When preparing for an interview, it is always important to do your research into the company you will be meeting. Consider the following questions:
- What does the organisation do?
- What are its products?
- Who owns it?
- What is its turnover?
- How many offices does it have and where are they?
- How many employees does it have?
- What are the market conditions?
- Who are its main customers?
- What is its reputation?
- Who are the competitors?
Always research a company against your ideal criteria before applying. It will help you to decide whether to proceed and how best to market yourself.
Set targets for your job search and keep track of your progress against them. Keep notes on your contact within the company and use them to build up a picture of the organisation. Review your notes before your next meeting.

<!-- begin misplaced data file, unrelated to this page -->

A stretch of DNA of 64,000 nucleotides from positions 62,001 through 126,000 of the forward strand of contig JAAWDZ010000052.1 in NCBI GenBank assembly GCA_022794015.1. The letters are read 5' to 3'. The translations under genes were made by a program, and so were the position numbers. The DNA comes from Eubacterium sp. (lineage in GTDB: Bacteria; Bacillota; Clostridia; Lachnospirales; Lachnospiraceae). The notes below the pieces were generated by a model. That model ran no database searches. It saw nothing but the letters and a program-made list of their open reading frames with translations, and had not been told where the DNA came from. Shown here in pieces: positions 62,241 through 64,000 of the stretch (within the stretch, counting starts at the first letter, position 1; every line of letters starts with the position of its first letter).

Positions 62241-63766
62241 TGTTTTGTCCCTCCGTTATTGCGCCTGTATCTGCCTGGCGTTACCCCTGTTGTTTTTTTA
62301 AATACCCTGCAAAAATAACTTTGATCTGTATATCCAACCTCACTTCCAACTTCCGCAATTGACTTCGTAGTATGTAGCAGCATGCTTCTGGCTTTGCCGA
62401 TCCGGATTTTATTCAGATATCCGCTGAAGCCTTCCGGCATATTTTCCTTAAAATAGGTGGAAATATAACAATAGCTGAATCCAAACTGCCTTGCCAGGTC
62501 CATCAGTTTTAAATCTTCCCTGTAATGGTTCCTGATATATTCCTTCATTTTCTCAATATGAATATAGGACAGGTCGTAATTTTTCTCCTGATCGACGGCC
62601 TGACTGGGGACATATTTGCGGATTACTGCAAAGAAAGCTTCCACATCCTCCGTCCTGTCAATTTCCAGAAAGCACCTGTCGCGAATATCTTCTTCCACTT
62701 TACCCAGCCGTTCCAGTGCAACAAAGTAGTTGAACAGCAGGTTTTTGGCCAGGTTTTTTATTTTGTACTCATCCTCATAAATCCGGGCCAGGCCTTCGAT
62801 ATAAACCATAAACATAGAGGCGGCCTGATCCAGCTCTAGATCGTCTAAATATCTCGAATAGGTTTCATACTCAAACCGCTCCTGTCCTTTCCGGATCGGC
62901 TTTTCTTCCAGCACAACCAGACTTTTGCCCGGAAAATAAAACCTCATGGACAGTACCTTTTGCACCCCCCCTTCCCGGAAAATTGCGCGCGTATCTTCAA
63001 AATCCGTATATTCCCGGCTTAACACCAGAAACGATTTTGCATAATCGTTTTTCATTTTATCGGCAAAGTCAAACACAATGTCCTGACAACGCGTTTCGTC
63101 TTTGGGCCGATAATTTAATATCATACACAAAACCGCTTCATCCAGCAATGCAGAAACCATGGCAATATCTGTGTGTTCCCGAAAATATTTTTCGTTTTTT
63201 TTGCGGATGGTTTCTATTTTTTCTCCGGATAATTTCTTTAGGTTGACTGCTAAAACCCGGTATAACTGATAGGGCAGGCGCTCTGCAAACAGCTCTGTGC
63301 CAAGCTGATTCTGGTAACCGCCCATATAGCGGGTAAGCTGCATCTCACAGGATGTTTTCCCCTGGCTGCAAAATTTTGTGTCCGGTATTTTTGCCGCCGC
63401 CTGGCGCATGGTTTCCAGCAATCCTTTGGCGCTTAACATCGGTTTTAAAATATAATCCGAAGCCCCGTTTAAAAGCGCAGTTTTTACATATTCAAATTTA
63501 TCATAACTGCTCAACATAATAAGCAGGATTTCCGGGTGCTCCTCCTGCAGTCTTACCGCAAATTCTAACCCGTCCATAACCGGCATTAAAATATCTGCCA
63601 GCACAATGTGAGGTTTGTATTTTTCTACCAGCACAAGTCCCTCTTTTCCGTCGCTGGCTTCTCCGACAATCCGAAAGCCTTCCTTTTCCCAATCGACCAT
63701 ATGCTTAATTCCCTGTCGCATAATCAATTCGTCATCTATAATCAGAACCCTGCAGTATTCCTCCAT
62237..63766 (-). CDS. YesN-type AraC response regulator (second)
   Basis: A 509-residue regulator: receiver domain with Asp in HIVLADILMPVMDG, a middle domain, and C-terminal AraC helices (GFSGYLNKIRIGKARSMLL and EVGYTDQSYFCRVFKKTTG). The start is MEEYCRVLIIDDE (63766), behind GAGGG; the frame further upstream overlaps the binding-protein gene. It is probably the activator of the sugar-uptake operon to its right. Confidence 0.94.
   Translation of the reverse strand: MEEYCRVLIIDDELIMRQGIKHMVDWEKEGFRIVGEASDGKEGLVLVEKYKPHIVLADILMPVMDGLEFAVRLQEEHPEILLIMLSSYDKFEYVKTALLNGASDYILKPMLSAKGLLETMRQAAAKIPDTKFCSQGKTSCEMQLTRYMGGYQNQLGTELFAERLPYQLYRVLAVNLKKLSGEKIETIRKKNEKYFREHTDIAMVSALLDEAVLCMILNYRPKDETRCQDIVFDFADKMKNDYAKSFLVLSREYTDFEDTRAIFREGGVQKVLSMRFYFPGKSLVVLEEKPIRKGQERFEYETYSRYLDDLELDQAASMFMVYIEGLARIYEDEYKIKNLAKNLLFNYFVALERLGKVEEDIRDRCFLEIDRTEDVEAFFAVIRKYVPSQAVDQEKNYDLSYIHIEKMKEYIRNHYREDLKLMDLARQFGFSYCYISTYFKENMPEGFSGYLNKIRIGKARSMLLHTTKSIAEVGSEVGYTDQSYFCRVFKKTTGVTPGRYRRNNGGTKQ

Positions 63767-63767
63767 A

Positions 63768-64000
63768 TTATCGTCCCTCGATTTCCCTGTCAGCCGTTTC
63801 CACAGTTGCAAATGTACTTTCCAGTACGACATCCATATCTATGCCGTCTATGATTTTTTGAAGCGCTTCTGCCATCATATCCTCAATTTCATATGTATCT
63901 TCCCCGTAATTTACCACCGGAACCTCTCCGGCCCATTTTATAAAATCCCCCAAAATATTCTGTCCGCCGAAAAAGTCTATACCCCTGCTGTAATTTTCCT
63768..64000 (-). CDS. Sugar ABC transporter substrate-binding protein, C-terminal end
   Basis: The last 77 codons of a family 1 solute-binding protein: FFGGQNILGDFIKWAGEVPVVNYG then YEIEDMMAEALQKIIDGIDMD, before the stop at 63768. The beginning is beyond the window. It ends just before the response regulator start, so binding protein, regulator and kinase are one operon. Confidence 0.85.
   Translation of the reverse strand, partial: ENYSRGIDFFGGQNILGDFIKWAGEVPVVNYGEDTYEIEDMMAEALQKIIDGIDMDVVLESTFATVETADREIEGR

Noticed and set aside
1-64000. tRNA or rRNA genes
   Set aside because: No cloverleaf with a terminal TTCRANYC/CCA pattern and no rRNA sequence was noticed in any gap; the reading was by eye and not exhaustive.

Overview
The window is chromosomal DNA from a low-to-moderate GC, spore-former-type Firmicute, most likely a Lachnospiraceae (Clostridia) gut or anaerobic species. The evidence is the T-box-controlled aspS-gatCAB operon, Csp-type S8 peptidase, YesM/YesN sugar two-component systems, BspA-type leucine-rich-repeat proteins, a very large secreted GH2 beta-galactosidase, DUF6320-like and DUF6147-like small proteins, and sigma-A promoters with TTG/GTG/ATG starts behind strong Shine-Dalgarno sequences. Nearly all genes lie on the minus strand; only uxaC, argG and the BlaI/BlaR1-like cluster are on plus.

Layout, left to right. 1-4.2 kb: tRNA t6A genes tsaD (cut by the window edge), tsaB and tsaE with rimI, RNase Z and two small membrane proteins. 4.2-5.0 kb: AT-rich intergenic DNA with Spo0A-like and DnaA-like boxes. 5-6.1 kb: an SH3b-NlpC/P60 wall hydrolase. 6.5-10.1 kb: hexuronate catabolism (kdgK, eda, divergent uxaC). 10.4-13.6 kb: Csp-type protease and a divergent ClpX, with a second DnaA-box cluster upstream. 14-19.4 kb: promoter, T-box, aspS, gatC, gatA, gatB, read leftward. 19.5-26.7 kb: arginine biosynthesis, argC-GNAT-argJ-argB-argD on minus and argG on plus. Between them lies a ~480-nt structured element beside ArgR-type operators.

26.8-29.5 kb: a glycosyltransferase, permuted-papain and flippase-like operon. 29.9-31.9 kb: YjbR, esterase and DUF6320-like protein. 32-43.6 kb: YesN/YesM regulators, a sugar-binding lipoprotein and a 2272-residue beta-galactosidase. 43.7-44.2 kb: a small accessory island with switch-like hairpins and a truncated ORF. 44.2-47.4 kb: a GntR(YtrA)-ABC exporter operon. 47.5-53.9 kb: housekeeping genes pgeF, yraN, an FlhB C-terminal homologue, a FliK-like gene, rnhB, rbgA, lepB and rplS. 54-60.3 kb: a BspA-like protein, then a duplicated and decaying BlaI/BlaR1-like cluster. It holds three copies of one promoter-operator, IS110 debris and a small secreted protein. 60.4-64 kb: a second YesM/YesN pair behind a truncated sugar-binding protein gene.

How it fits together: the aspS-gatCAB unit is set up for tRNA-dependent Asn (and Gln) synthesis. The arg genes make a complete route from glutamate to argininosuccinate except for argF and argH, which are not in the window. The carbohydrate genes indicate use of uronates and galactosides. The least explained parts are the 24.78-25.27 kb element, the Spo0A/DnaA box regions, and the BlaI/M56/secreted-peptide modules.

Consider the following questions
- What will you be accountable for in your new role?
- What skills, knowledge, behavioral attributes and experience are needed?
- How will your performance be measured?
- Who will you report to?
It is worth spending some time trying to predict what line of questioning, competencies and relevant experience the interviewer will be looking to evidence. As mentioned on other parts of our site – consider the STAR method and prepare some examples and answers to use during the interview.
Prepare some questions of your own – as the interview comes to an end the interviewer will say “do you have any questions for me”
- How would you describe your management style – (To a line manager / not HR)
- Why did you join / what drew you to the company
- What is the team dynamic / personalities
- What is your plan for me over the next three years, what opportunities are there to progress
- Try to avoid questions that could paint a negative outlook, or that you should have found out the answers yourself during your interview prep
- What does the company do again
- How many days sick do you pay me for
- Will I have to take a drugs test
We recommend that business attire be worn for all interviews, even if not required by the client on a day-to-day basis.